Question by  Linda (95)

How long can an eviction stay on a credit report?


Answer by  Att4372 (1704)

Normal credit history is 3 years. Eviction for non-payment of rent can stay remain for up to seven years. You can post your version into your credit history.


Answer by  patti (29325)

A civil action like an eviction can remain on a credit report for up to ten years, depending on the law in the state where the eviction was filed. The credit bureaus pick up the information from court records. Even if the matters surrounding the eviction are resolved in time, the civil action will remain on the credit.


Answer by  FinanceGuy98 (57)

An eviction may not appear on your credit report -- your landlord may not report it to any credit agency, and the agencies may not find it if there is no judgment against you. If the eviction is reported to an agency or if there is a judgment, it will stay on your report for at least seven years.


Answer by  Tom2Turk (18)

Evictions don't necessarily show on your credit report at all. If it does, it will show for seven years from the date of the last account activity, such as a payment, or the time the court judgment was granted against you, if there was one. Whichever is later marks the start of the seven-year period.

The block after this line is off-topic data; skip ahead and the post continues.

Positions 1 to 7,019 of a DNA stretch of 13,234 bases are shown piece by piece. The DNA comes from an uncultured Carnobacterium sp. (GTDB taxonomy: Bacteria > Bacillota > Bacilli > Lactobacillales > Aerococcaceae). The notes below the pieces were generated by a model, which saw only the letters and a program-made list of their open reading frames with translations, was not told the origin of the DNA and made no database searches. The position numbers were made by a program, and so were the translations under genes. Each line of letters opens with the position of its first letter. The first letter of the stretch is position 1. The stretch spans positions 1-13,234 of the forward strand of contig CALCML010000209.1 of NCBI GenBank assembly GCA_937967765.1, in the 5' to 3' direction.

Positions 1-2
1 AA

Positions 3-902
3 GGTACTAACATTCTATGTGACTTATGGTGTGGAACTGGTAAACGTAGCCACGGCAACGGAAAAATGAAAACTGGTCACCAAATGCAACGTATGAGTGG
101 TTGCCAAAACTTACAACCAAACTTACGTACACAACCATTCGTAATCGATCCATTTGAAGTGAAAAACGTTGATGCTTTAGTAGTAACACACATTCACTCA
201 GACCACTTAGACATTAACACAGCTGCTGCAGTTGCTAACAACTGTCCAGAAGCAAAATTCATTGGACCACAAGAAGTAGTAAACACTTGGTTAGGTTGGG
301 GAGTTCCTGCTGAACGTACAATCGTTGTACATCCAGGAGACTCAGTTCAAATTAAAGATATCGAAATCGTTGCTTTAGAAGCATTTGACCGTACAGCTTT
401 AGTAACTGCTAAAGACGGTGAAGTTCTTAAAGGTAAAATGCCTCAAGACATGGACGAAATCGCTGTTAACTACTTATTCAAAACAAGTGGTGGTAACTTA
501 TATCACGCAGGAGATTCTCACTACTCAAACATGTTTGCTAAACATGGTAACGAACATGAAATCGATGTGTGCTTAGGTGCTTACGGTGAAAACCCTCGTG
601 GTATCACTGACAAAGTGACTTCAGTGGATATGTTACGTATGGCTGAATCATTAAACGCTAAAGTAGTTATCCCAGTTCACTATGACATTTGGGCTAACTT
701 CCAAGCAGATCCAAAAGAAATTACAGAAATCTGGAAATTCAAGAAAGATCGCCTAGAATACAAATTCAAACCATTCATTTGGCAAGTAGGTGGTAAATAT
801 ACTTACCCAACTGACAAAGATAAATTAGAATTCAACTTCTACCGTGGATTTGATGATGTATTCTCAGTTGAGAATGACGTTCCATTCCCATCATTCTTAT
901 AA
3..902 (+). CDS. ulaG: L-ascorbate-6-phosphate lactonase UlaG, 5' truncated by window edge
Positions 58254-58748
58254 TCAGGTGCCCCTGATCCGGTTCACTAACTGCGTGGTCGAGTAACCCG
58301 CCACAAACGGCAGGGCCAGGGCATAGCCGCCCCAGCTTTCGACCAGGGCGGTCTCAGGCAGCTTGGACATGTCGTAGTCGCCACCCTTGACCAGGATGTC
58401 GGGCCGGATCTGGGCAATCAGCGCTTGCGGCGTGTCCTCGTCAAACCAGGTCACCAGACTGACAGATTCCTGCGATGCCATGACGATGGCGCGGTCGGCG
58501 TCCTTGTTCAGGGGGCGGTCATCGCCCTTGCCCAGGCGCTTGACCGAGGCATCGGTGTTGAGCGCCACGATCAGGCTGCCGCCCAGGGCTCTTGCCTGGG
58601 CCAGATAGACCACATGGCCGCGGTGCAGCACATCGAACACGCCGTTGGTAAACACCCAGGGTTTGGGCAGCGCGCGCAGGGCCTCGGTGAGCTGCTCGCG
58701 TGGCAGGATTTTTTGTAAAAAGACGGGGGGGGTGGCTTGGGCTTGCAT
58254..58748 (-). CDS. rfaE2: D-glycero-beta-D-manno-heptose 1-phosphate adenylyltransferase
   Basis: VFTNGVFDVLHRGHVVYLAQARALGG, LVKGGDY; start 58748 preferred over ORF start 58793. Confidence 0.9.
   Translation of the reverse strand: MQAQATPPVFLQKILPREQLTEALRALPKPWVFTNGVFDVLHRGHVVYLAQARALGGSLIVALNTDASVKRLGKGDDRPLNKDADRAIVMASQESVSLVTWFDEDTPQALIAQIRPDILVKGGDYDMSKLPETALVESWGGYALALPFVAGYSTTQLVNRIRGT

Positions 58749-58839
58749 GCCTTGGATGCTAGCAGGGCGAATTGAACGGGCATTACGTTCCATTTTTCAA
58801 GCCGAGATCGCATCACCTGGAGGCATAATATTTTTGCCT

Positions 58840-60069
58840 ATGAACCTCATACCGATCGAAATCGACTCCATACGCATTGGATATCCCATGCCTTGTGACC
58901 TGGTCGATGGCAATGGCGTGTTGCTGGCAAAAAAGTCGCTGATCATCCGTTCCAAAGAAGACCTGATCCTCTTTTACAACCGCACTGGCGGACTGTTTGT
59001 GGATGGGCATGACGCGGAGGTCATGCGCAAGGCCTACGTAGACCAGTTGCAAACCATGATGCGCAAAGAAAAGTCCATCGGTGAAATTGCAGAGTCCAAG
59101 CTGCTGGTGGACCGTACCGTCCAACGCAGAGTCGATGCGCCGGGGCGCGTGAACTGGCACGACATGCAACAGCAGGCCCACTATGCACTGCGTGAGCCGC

Answer by  Ann89 (613)

Bad credit can cause all sorts of problems when applying for finance. Many financial institutions are reluctant to lend to individuals with a poor credit rating. Normally an eviction can stay from anywhere between seven to ten years. It is possible to have it removed after this time frame by contacting the appropriate credit agency.


Answer by  John (9008)

Most evictions will remain on a credit report for seven years from the date that they occurred. It is almost always better to avoid being evicted, if you can, by negotiating some other option with the landlord, such as leaving voluntarily.

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